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XS750/850 Final Drive Conversion....that elusive 6th gear! Print E-mail
Final Drive Transplant _ Kudos 2 XSChop!

XS750 Final Drive Conversion
"Mod of the Year, 2006!"

by Cody(Maximan) and XSChop, posted 11-12-06


 First let me say this is absolutely the most straight forward mod I’ve ever done to my Eleven.  And the results are spectacular. I am so utterly please with this modification I would recommend it highly to any Eleven owner that is not pre-occupied with ¼ mile times. If you want a top end – gas sipping XS11 thismod is the BOMB SCHNIZZLE. You won’t regret it. Besides it is so easy to do (other than a few hours of time) you you could easily revert to the OEM drive if you want lower gears.

Secondly I must pay “kudos” to Chop (xschop). I nominate Chop for coming up with the coolest mod for 2006. I’m not sure what inspired him to experiment…and I am not sure I care to know. IT WORKS! The rev reductions are not only real but are very significant. At the end of this procedure I will post my real world results. In short they are outstanding. could easily revert to the OEM drive if you want lower gears.



 I stripped all the old paint (silver) off the unit as I will paint it black to match the oem drive. Notice the XS750 has lubrication (spooge) holes in the base of the gear coupling. The 750 shaft also incorporates an oil seal that allows oil to circulate into the coupling house and lube the drive spline. The seal on the 750 shaft contains the oil in the gear coupling.




Also notice how the spline are recessed into the gear coupling. This recession is where the shaft seal seats to retain gear oil. The Eleven does not employ this style of lube system. The Eleven has no “spooge” hole and uses instead grease. Personally I think the Eleven is a superior system. With the Eleven there is no possibility of oil seal failure and thus leaks. So I sealed the spooge holes in the 750 drive with liquid gasket and covered them with a standard ½ flat washer (the perfect size by virtue of serendipity).

First to remove the pinion retainer nut as seen above you’ll need to have some way to hold the ring gear backup while you break the pinion retainer. I used an old XS wheel I had , then a 22mm socket on an air impact.

Next I removed the pinion assembly. When Chop removed his he said only the gear coupling came out and he never saw the pinion gear. My didn’t break there. The whole pinion assembly came out. No big deal.

The gear coupling is what receives the splines on the drive end of the shaft. Remember the lube holes and pinion shims. We’ll touch on these later.

After tapping the gear coupling on the floor, you should see a retainer nut (22mm) and a washer plate…and maybe a couple bearing spacers. Don’t freak if yours doesn’t have a spacer. This was the way it was manufactured. I’m guessing slight variations in machining would require different spacers for any individual housing. Much like the pinion and ring gear shims. No two drives are identical with this regard.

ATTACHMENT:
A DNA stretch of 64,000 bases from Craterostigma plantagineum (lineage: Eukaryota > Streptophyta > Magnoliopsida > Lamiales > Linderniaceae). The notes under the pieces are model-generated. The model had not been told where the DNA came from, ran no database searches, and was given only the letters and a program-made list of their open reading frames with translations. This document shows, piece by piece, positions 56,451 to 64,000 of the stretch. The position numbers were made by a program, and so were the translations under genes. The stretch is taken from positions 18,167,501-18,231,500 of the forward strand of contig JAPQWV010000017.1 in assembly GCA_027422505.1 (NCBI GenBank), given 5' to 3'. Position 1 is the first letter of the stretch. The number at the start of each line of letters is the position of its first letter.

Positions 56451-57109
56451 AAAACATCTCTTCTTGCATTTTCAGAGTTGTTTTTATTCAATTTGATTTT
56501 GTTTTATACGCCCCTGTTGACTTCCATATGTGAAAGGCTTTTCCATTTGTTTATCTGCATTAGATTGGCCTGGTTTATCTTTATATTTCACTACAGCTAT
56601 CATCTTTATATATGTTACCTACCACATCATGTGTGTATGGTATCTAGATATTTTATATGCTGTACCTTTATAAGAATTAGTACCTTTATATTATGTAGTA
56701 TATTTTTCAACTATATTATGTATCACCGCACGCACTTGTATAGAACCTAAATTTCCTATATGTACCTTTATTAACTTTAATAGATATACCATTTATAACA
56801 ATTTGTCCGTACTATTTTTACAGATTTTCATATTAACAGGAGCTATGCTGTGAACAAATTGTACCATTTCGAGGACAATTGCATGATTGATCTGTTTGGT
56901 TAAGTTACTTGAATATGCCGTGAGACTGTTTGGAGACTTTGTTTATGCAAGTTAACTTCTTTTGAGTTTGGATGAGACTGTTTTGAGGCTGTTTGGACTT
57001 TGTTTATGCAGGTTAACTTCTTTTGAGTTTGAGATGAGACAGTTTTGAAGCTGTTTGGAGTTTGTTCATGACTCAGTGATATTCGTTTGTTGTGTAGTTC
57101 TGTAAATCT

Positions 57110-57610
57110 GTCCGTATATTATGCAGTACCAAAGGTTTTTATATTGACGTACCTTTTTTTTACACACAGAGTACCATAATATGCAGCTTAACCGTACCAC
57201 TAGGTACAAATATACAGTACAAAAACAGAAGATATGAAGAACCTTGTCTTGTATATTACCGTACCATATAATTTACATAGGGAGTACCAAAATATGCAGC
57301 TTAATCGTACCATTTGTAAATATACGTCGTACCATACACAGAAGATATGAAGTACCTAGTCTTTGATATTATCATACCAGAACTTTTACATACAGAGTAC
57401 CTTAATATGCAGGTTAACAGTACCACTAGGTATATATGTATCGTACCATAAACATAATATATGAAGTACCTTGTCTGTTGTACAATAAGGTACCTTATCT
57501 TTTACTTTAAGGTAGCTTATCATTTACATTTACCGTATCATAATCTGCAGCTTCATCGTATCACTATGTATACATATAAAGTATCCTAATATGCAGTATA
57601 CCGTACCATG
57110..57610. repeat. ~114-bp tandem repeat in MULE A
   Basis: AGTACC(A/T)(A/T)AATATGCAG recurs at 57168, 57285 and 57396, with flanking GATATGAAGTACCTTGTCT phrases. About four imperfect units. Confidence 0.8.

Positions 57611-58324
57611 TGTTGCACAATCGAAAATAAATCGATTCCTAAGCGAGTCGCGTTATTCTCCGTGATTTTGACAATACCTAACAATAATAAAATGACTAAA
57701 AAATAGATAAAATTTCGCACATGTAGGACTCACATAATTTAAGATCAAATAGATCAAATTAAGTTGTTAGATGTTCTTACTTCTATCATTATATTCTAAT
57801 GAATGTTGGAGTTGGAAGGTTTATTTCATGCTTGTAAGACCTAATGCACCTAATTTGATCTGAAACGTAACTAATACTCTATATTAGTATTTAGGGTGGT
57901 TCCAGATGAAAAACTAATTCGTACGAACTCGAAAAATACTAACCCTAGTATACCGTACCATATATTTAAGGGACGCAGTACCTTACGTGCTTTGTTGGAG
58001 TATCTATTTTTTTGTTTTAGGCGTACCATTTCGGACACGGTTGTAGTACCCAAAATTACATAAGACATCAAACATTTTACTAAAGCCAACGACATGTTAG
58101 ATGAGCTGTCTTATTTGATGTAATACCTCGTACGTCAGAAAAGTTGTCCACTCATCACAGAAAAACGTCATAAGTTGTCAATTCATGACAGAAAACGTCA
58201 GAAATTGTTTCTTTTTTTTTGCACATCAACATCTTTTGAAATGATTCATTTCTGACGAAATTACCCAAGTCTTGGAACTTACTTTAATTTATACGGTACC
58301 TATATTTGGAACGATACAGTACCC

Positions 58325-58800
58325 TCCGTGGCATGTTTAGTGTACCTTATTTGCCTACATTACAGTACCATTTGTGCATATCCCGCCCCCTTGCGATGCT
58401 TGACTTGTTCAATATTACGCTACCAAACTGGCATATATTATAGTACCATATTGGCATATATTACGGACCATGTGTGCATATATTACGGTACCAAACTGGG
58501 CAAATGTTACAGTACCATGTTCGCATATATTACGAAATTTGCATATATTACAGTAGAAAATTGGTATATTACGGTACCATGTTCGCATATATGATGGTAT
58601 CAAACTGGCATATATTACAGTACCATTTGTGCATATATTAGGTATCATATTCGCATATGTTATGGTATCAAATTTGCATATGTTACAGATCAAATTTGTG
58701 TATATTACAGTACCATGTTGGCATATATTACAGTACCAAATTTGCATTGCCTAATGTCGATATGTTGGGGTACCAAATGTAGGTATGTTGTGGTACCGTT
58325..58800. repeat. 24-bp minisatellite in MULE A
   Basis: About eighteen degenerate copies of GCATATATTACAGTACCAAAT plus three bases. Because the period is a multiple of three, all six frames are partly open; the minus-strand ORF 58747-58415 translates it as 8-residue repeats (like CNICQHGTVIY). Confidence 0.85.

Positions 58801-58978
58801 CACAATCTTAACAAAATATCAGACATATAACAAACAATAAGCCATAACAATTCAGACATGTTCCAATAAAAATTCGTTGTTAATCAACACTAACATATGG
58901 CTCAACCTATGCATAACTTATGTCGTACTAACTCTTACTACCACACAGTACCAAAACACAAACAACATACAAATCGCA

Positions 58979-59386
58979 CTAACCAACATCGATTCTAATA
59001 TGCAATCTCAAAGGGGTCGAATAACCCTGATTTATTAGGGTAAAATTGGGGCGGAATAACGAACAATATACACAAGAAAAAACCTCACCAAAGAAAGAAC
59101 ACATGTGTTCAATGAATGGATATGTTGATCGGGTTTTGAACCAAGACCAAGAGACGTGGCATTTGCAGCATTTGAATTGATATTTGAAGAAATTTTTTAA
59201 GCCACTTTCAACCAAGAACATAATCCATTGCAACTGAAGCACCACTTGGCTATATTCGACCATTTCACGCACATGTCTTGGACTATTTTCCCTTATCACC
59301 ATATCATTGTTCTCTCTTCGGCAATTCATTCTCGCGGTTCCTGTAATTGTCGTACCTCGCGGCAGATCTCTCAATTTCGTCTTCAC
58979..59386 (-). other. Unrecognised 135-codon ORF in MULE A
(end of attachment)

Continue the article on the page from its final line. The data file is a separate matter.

The replacement washer (1/2 flat washer) just so happens to be a perfect replacement to seal the spooge holes. I’ve only ridden mine about 30 miles with no leaks. But Chop has several hundred miles on his unit with no problems.

Next I pumped a little liquid gasket (Right Stuff – NAPA) into the spooge holes. This sealant is very effective especially in low temperature applications (less than 450 degrees). It will seal even on an oily surface. However to be sure …clean all surfaces with carb or brake cleaner and let dry.


Next put a thin film of sealant on the back of the washer. Replace the spacers (if applicable), then the ½” washer, and pinion retainer nut. Then tighten by hand only.

Now put a little sealant around the bearing housing…where it seats back into the drive housing. This will insure a good seal so no gear oil will leak from the interface. Yes yes there is an o-ring seal but I am always extra cautious. Besides the OEM housing appeared to have Yamabond on it upon disassembly.

Next slide the re-assembled pinion assembly back into the drive housing. Make sure the pinion shims are in place…and not laying on the floor somewhere. This is critical since the entire drive was shimmed for gear lash at the factory.

Also when re-inserting the bearing housing into the drive...pay attention to the lube hole in the bearing housing. They should line up with the cavitation channels on the inside of the drive housing. These channels allow oil to freely flow from the gear spinning into the lube holes and around the pinion bearings.

Next take a couple of the shaft housing nuts and some extra washers and snug the pinion assembly into the drive housing. This will seat the O-ring seal and the sealant you just applied to the bearing housing.

I did all these preliminary steps before I ever disassembled the OEM drive. At this point I let the XS750 drive sit overnight so the sealant would cure. I don’t think that is absolutely necessary, but I took the precaution.